Improving the environment with “ecological death”

The engineer from the UNAM, Carlos Lozano O'Reilly, elaborated ecological urns made of salt, sand, soil, and compost
Photo: David Fuentes/EL UNIVERSAL
David Fuentes
Mexico City
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Carlos Lozano O'Reilly, an industrial engineer from the National Autonomous University of Mexico (UNAM), created a method in which nature comes first. The ecological urns are made of salt and sand or soil, even compost, and they have had a great reception in Europe, the United States, and some Latin American countries, like Brazil and Chile.

The creator of the product commented that with this type of urns, traditional graveyards will be replaced in order to take them to the countryside or sea, where their degradation is extremely quick, thus helping the environment.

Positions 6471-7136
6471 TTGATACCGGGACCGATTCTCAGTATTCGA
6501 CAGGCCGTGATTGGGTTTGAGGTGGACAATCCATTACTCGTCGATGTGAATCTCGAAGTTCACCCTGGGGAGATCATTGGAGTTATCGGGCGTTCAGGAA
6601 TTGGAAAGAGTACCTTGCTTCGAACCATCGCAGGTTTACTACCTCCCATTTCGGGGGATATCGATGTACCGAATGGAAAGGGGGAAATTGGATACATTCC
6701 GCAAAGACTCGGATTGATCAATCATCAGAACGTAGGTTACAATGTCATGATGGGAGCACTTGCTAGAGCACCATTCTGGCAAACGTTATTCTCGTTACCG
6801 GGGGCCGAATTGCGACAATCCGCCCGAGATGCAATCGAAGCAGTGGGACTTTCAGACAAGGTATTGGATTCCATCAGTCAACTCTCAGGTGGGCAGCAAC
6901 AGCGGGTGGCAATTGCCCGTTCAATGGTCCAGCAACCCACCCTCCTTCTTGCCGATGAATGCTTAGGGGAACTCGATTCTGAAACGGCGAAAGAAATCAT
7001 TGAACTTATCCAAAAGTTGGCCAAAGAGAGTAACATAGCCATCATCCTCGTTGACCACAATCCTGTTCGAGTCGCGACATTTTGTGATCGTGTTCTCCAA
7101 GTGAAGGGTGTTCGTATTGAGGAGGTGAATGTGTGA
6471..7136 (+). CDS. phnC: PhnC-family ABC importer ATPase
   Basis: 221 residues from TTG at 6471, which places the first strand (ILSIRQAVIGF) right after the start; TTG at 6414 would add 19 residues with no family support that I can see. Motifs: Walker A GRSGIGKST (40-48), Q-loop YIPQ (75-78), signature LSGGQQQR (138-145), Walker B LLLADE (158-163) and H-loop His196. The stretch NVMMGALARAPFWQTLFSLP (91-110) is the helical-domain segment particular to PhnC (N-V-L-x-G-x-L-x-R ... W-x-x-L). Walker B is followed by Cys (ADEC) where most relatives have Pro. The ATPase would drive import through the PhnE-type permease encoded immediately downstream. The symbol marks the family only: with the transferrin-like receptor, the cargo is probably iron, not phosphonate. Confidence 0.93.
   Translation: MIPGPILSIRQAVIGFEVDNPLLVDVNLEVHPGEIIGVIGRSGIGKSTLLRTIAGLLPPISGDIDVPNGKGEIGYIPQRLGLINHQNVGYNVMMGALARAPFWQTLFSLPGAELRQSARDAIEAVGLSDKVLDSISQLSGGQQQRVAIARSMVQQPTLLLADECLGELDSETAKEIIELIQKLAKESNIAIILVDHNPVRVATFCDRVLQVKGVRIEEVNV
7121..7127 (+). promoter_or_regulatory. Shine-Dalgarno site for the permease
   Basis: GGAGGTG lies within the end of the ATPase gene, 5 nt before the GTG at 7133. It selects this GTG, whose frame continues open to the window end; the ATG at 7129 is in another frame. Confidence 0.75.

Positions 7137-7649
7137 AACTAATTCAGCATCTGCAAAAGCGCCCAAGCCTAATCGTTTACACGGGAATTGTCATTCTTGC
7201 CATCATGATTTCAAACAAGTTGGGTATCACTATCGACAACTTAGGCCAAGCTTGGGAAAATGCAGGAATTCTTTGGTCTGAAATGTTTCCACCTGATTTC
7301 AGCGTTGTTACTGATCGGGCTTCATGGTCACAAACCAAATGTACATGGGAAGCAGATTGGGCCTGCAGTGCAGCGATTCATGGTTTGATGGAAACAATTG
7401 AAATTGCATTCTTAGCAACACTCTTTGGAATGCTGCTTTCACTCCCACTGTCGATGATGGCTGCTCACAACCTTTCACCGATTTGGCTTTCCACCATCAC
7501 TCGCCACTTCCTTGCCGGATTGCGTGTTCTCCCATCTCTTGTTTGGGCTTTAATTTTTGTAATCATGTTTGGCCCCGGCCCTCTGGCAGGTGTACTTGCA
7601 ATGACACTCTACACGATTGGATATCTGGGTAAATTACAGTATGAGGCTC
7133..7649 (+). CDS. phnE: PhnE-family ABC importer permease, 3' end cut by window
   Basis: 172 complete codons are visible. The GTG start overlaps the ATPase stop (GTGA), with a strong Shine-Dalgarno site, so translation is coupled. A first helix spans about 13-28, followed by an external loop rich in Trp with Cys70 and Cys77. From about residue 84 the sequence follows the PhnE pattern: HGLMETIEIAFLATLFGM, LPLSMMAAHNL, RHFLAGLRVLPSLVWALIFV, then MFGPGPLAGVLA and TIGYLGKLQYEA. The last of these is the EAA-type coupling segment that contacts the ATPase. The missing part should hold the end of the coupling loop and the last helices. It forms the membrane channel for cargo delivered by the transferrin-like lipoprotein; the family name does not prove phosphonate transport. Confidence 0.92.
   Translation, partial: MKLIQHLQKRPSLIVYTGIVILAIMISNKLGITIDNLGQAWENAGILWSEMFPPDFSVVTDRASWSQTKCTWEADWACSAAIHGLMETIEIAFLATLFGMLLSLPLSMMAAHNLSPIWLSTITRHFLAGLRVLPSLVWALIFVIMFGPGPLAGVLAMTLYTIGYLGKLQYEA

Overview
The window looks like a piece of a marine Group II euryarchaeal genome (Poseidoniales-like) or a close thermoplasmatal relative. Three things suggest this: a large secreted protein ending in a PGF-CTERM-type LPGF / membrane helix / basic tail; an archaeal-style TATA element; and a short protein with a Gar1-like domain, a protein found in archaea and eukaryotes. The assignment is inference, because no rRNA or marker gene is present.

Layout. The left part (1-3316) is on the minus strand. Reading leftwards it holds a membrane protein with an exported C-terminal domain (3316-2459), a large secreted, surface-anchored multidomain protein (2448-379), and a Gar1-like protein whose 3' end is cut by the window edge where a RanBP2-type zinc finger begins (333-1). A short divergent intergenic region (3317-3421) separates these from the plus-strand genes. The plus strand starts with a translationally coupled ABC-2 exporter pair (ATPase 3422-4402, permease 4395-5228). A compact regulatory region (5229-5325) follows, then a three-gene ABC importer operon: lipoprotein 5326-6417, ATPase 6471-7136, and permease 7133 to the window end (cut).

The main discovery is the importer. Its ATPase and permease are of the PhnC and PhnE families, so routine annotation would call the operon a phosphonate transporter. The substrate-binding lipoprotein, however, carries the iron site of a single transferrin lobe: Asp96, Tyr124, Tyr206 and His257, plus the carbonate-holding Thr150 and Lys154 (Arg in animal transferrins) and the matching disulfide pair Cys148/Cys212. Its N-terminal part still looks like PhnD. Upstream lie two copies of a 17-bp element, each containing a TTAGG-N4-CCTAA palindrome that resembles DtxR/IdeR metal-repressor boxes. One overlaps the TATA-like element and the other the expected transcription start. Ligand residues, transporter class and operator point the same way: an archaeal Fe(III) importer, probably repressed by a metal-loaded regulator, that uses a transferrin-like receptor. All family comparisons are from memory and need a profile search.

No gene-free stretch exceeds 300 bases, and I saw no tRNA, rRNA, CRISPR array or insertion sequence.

“The benefit is that our corpse has more than 70 types of nutrients, such as chrome, cadmium, aluminum, copper, phosphorus, and calcium. The calcium in the sea helps to reestablish coral reefs, the calcium in the forests helps trees to reinforce their bark, make their leaves greener and stalks stronger,” said Lozano in an interview.

He added that on freshwater currents, the nitrites of the urns made of sand deposit on the bottom of lakes and help phytoplankton, meaning, the beginning of the food chain, from which small and bigger fishes feed.

“There are ways to die, now graveyards begin to saturate rapidly and ecological urns become a solution to the lack of space,” said Lozano.

The urns cost more than MXN$1.200 pesos and the first ones are used in a new concept of ecological graveyard, where they are placed next to a tree. 

The ones made of sand have a minimalist design, with a round shape which for many people evokes peace and tranquility.


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